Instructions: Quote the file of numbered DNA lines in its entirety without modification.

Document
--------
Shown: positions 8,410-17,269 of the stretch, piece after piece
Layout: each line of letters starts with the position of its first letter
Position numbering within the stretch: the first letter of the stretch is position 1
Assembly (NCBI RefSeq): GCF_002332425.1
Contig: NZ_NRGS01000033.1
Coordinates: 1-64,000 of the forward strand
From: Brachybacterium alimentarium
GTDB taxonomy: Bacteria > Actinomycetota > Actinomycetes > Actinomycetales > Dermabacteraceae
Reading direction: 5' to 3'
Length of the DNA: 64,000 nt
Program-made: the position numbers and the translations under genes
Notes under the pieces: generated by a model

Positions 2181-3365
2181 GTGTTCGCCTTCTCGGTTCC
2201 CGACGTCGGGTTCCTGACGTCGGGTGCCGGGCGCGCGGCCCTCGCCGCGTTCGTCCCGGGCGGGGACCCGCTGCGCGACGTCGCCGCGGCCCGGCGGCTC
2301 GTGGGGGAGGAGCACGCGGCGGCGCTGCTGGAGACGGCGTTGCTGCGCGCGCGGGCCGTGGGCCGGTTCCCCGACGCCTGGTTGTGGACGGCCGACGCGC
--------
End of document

Shown: positions 8,410-17,269 of the stretch, piece after piece
Layout: each line of letters starts with the position of its first letter
Position numbering within the stretch: the first letter of the stretch is position 1
Assembly (NCBI RefSeq): GCF_002332425.1
Contig: NZ_NRGS01000033.1
Coordinates: 1-64,000 of the forward strand
From: Brachybacterium alimentarium
GTDB taxonomy: Bacteria > Actinomycetota > Actinomycetes > Actinomycetales > Dermabacteraceae
Reading direction: 5' to 3'
Length of the DNA: 64,000 nt
Program-made: the position numbers and the translations under genes
Notes under the pieces: generated by a model

Positions 2181-3365
2181 GTGTTCGCCTTCTCGGTTCC
2201 CGACGTCGGGTTCCTGACGTCGGGTGCCGGGCGCGCGGCCCTCGCCGCGTTCGTCCCGGGCGGGGACCCGCTGCGCGACGTCGCCGCGGCCCGGCGGCTC
2301 GTGGGGGAGGAGCACGCGGCGGCGCTGCTGGAGACGGCGTTGCTGCGCGCGCGGGCCGTGGGCCGGTTCCCCGACGCCTGGTTGTGGACGGCCGACGCGC